[Libwebsockets] libwebsockets project direction and organisation (was: Lws admin)
roger at atchoo.org
Sun Oct 11 22:28:17 CEST 2015
Good to hear from you again.
I'm of a similar opinion to Bruce - there's still plenty of work to
be done. For example, were I putting significant time into lws, the
thing I'd be looking at would be separating the core websockets code
from the poll() related handling functions. Maybe using an interface
closer to openssl, where there is an lws_read() that tells you whether
you need to read/write again. Something like that would allow lws to
be used where poll() isn't already being used, or with any given event
library. The existing poll() code could be a separate library to allow
relatively simple servers to be put together as is possible now.
I'd also look at improving the Windows support. The current code only
allows for 64 clients connected at once (WSA_MAXIMUM_WAIT_EVENTS),
which is a bit of a limitation.
I can't promise lots of time to the project but would certainly
consider being part of a team working on it.
On Sun, Oct 11, 2015 at 3:35 PM, Bruce Perens <andy.green at linaro.org> wrote:
> On Sun, Oct 11, 2015 at 4:15 AM, Andy Green <andy at warmcat.com> wrote:
>> >My recommendations from a organisational perspective are:
>> >- adopt the 'Collective Code Construction Contract' (aka C.4.1) as laid
>> >out here: http://rfc.zeromq.org/spec:22
>> Ugh... let's worry about that later.
> Ugh indeed.
> If you have an urge to make rules for the people (like Andy) who really do
> the work, I think you are starting out on the wrong foot. Resist the
> tendency to over-organize. One of the main strengths of Open Source is how
> lightweight in management it can operate, removing encumbrances to producing
> We unfortunately have had a rise of managers and excessive formal process in
> Open Source, people who love to impose procedural rules on others to the
> point that the load of following them becomes an impediment, and even
> politeness police. They tend to drain the fun out of the project and thus
> any motivation to participate in it without being paid to do so.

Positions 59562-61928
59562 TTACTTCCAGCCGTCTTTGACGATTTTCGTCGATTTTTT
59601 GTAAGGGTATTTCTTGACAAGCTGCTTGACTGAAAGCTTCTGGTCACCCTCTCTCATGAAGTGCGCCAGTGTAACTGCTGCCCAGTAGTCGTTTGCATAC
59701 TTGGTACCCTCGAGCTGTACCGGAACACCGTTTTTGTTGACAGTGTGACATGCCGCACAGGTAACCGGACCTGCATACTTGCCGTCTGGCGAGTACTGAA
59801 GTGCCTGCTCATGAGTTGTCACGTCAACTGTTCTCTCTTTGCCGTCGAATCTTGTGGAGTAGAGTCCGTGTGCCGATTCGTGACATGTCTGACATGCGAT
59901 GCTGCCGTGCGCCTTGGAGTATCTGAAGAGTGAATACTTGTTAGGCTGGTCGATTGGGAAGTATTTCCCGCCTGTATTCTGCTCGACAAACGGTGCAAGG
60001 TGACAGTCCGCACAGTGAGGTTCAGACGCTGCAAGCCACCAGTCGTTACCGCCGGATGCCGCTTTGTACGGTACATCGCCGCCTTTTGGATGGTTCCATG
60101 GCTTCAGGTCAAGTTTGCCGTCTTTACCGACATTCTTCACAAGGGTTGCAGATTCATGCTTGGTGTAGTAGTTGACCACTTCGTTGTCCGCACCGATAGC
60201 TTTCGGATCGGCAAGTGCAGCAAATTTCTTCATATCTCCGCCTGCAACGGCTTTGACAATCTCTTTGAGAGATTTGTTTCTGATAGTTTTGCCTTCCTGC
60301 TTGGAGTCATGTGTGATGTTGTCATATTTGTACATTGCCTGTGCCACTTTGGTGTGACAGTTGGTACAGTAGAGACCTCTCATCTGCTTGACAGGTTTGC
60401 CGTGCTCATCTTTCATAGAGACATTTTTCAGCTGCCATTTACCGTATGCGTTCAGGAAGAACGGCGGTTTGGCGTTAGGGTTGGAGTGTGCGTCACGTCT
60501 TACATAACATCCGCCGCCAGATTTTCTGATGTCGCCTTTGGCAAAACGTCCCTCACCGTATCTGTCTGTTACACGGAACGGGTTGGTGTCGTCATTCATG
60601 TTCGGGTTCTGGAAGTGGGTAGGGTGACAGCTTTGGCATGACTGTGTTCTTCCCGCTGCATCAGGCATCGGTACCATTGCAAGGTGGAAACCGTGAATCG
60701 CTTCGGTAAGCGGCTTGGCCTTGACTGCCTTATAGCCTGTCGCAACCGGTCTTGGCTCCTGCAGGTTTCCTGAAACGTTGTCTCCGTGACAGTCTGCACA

>> Well, there is some truth in that but github is a kind of cultural thing,
>> it's not a core requirement for running a project.
> We need to be careful not to put all of our eggs in the github basket and I
> really wish the community would try to be more distributed. Also, github is
> a commercial company with their own profit agenda, and their interest is not
> the same as that of the community they host.
> However, git and the web git tools, sans github, are pretty easy to use and
> it should be hosted in many different places. My company hosts its own git
> web tools, and thus its web presence benefits in ways that github would
> otherwise benefit.
>> this project is basically in maintenence mode now, or at least it should
> Andy, I fully support that you as the coder, or whoever that is, should have
> control of the project when you're doing the work upon and I would hate to
> see this unnecessary organization foisted upon you.
> But unfortunately, your assessment of the completion or quality of the
> project is off base. It's not in finished state, the API has at least one
> real trap for the programmer that needs to be fixed, the overall feeling is
> that it's "shaky" in quality, and my experience so far is that a serious
> user of the library will need to spend _days_ debugging it.
> I did a speech on Saturday at the TAPR Digital Communications Conference in
> which I recommended libwebsockets for an entire class of applications in the
> two-way radio industry, but cautioned developers that it was not in finished
> state and that they would have to invest significant time into debugging it.
> So, if you really believe the project is in maintenance mode, we need you to
> admit other folks to check in changes and do test releases. Or accept that
> they'll fork the project to do so.
> But hell no, I won't impose formal rules on developers while the project
> takes either path.
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